I used to think that suppliance meant supplication, and though I now know better, I can never lose the notion of supplication when I see a violet. That is why I put it first. But this is a very illogical reason. I have another, which is perhaps a little better. Ophelia in her madness is prodigal of flowers – rosemary for remembrance; pansies for thoughts (this is the language of flowers, but it only comes from a jangled brain); fennel and columbines; rue and daisies. But she cannot give violets: “they withered all when my father died.”
I fancy Shakespeare must have been much troubled by blights and bad weather, like all who grow flowers:
The canker galls the infants of the spring,
Too oft before their buttons be disclosed,
And in the morn and liquid dew of youth
Contagious blastments are most imminent.
Let concealment, like a worm i’ the bud,
Feed on her damask cheek.
Shakespeare was perhaps troubled, too, by incompetent gardeners:
Who spread the compost on the weeds
To make them ranker.
Whether he had a vegetable garden I cannot be sure; but it is possible that Raleigh had egged him on to grow potatoes. I feel sure, however, that he had a bowling green; that he played many a game upon it, with indifferent skill; and that “rubs” and “biases” and “smooth runs” made riot in his thoughts, as “puts” and “approaches” trouble many minds today. But I like best the little sloping bank in Shakespeare’s garden (perhaps it was at the end of the bowling green, shutting it off from the vegetable garden in which Raleigh’s potatoes grew) – a little sloping bank with herbs (how fond he was of herbs), covered by a pergola:
I know a bank where the wild thyme blows,
Where oxlips and the nodding violet grows,
Quite overcanopied with lush woodbine,
With sweet musk-roses and with eglantine.
How much less Milton knew about flowers. He too has his catalogue of flowers, at the end of Lycidas, where, in the manner of the lyric with which we began, he strews all the season’s flowers, somewhat pell-mell, upon the laureate hearse of his dead friend:
The rathe primrose that forsaken dies,
The tufted crow-toe, and pale jessamine,
The white pink, and the pansy freak’d with jet,
The glowing violet,
The musk-rose, and the well-attired woodbine,
With cowslips wan that hang the pensive head.
This is poetic, but it is also academic. It almost looks as if Milton had gone to the little sloping bank, and pilfered many of the flowers; for musk-rose, woodbine, cowslip and violet are common to both passages, and if eglantine (which is sweet-briar) has turned itself into jessamine, this is perhaps because Milton did not know what he was pilfering. He certainly did not know a violet when he saw it; or he would never have called the “violet dim,” the subtle and hidden “perfume of a minute,” by the epithet “glowing,” as if it were a sun-flower. I doubt if Milton really cared about gardening. The chief thing he noticed about gardens was that they meant a great deal of work. (This is quite true, but does it matter?) Think of the splendour of the flowers of Paradise which he might have sung. And then think of his actual song (it is just like Milton to put it in the mouth of Eve):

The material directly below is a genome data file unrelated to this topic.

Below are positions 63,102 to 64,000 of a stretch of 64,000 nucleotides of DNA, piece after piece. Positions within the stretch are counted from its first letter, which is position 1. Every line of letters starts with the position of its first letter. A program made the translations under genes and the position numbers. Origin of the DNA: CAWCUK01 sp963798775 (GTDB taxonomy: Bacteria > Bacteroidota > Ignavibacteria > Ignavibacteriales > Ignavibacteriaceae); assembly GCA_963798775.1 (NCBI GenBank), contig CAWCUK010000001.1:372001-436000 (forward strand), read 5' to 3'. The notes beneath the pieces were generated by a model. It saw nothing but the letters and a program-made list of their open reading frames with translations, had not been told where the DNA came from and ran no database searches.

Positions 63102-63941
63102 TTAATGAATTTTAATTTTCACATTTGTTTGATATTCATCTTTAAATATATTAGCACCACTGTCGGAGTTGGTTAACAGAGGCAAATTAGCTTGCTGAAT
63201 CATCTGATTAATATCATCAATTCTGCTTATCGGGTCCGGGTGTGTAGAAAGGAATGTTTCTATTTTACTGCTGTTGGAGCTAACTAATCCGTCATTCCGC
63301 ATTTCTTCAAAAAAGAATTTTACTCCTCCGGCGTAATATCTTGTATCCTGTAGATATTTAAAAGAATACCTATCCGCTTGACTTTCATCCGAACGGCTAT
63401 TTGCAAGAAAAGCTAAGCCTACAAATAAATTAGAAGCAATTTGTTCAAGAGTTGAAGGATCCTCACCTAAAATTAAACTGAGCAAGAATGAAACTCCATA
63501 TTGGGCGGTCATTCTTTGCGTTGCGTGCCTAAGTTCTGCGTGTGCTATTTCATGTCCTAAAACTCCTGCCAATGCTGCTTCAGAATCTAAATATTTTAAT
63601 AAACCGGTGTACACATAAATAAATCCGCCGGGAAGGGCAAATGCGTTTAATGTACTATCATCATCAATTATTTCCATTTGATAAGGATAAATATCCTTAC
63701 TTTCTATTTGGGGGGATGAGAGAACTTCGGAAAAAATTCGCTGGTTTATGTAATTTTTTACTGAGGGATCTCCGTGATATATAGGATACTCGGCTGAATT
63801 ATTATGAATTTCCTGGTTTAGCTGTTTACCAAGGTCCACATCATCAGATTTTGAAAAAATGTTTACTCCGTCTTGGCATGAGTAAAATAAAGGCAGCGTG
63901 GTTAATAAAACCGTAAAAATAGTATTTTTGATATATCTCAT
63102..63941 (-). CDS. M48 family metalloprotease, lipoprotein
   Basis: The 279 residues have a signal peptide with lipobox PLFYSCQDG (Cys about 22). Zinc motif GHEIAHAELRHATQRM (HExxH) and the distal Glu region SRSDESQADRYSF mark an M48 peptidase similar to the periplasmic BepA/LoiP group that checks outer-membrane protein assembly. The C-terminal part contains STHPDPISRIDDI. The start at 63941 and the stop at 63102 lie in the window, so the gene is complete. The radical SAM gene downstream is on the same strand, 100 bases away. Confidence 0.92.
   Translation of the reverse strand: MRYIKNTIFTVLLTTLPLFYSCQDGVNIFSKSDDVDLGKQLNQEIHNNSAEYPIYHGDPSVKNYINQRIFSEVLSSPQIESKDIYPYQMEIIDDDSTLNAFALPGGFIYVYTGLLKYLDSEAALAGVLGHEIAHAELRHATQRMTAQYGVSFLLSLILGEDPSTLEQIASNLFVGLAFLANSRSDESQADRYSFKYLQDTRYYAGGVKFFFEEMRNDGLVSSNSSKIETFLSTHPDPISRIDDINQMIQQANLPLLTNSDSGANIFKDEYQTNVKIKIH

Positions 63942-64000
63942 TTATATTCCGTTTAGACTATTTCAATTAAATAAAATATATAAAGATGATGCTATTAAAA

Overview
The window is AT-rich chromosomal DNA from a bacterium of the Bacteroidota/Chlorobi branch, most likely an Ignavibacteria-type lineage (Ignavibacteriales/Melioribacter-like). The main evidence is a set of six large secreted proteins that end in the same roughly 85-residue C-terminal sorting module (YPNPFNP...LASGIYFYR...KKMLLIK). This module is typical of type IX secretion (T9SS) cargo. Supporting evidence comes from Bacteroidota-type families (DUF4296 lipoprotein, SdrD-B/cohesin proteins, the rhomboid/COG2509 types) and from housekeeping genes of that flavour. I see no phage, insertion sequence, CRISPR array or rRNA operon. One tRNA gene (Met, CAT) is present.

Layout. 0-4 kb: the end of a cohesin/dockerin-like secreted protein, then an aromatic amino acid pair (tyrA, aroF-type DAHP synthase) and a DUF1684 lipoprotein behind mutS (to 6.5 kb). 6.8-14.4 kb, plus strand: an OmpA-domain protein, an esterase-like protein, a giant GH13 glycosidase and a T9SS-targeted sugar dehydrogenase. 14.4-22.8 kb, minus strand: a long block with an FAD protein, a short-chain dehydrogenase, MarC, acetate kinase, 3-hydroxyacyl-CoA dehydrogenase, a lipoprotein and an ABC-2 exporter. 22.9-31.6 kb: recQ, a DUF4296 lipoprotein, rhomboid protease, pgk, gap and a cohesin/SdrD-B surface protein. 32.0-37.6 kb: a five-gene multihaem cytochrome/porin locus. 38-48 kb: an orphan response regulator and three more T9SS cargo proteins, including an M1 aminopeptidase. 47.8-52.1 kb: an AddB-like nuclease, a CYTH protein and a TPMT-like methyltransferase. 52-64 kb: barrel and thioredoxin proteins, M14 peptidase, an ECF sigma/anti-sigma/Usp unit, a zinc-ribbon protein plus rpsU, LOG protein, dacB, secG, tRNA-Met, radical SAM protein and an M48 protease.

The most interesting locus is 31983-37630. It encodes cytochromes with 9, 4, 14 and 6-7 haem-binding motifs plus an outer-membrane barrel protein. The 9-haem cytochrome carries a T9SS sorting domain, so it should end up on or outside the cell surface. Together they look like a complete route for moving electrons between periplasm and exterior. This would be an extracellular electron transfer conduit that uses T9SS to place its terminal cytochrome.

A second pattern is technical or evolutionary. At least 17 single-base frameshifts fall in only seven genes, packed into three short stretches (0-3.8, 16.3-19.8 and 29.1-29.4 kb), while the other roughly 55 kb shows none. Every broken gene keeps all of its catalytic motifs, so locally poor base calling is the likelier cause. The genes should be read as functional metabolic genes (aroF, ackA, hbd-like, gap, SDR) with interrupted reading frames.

Adam, well may we labour still to dress
This garden, still to tend plant, herb, and flower,
Our pleasant task enjoined; but, till more hands
Aid us, the work under our labour grows,
Luxurious by restraints; what we by day
Lop overgrown, or prune, or prop, or bind,
One night or two with wanton growth derides,
Tending to wild.
But the thought occurs (and it is a chastening thought) that it was a blind man who wrote of Paradise. How could he people it with flowers, or know that God walked in it in a visible Beauty?
Read more from the NS archive here, and sign up to the weekly “From the archive” newsletter here. A selection of pieces spanning the New Statesman’s history has recently been published as “Statesmanship” (Weidenfeld & Nicolson).